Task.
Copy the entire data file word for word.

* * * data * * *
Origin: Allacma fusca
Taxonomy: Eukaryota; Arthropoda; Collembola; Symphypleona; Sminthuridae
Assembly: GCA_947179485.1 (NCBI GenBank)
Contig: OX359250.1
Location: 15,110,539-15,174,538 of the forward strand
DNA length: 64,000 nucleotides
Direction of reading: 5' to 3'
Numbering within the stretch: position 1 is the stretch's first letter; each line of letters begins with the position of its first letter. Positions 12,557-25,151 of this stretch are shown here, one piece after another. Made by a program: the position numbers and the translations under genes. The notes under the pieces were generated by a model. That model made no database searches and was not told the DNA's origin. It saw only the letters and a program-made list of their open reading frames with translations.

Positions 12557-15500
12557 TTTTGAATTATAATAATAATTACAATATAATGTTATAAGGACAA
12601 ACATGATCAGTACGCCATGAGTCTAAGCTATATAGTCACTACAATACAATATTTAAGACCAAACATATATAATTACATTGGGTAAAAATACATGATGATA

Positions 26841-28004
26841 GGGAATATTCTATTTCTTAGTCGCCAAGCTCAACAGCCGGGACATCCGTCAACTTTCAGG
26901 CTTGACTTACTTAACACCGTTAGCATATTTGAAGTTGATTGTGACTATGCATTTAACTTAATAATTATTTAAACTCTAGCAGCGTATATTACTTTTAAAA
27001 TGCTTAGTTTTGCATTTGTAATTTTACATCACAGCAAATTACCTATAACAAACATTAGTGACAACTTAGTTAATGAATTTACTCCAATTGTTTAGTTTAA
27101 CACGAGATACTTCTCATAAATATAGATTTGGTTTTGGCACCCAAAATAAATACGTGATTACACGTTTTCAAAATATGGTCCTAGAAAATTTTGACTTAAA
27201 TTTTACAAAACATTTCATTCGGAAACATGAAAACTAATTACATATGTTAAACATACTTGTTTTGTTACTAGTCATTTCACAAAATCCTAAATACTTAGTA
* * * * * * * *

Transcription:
Origin: Allacma fusca
Taxonomy: Eukaryota; Arthropoda; Collembola; Symphypleona; Sminthuridae
Assembly: GCA_947179485.1 (NCBI GenBank)
Contig: OX359250.1
Location: 15,110,539-15,174,538 of the forward strand
DNA length: 64,000 nucleotides
Direction of reading: 5' to 3'
Numbering within the stretch: position 1 is the stretch's first letter; each line of letters begins with the position of its first letter. Positions 12,557-25,151 of this stretch are shown here, one piece after another. Made by a program: the position numbers and the translations under genes. The notes under the pieces were generated by a model. That model made no database searches and was not told the DNA's origin. It saw only the letters and a program-made list of their open reading frames with translations.

Positions 12557-15500
12557 TTTTGAATTATAATAATAATTACAATATAATGTTATAAGGACAA
12601 ACATGATCAGTACGCCATGAGTCTAAGCTATATAGTCACTACAATACAATATTTAAGACCAAACATATATAATTACATTGGGTAAAAATACATGATGATA

Positions 26841-28004
26841 GGGAATATTCTATTTCTTAGTCGCCAAGCTCAACAGCCGGGACATCCGTCAACTTTCAGG
26901 CTTGACTTACTTAACACCGTTAGCATATTTGAAGTTGATTGTGACTATGCATTTAACTTAATAATTATTTAAACTCTAGCAGCGTATATTACTTTTAAAA
27001 TGCTTAGTTTTGCATTTGTAATTTTACATCACAGCAAATTACCTATAACAAACATTAGTGACAACTTAGTTAATGAATTTACTCCAATTGTTTAGTTTAA
27101 CACGAGATACTTCTCATAAATATAGATTTGGTTTTGGCACCCAAAATAAATACGTGATTACACGTTTTCAAAATATGGTCCTAGAAAATTTTGACTTAAA
27201 TTTTACAAAACATTTCATTCGGAAACATGAAAACTAATTACATATGTTAAACATACTTGTTTTGTTACTAGTCATTTCACAAAATCCTAAATACTTAGTA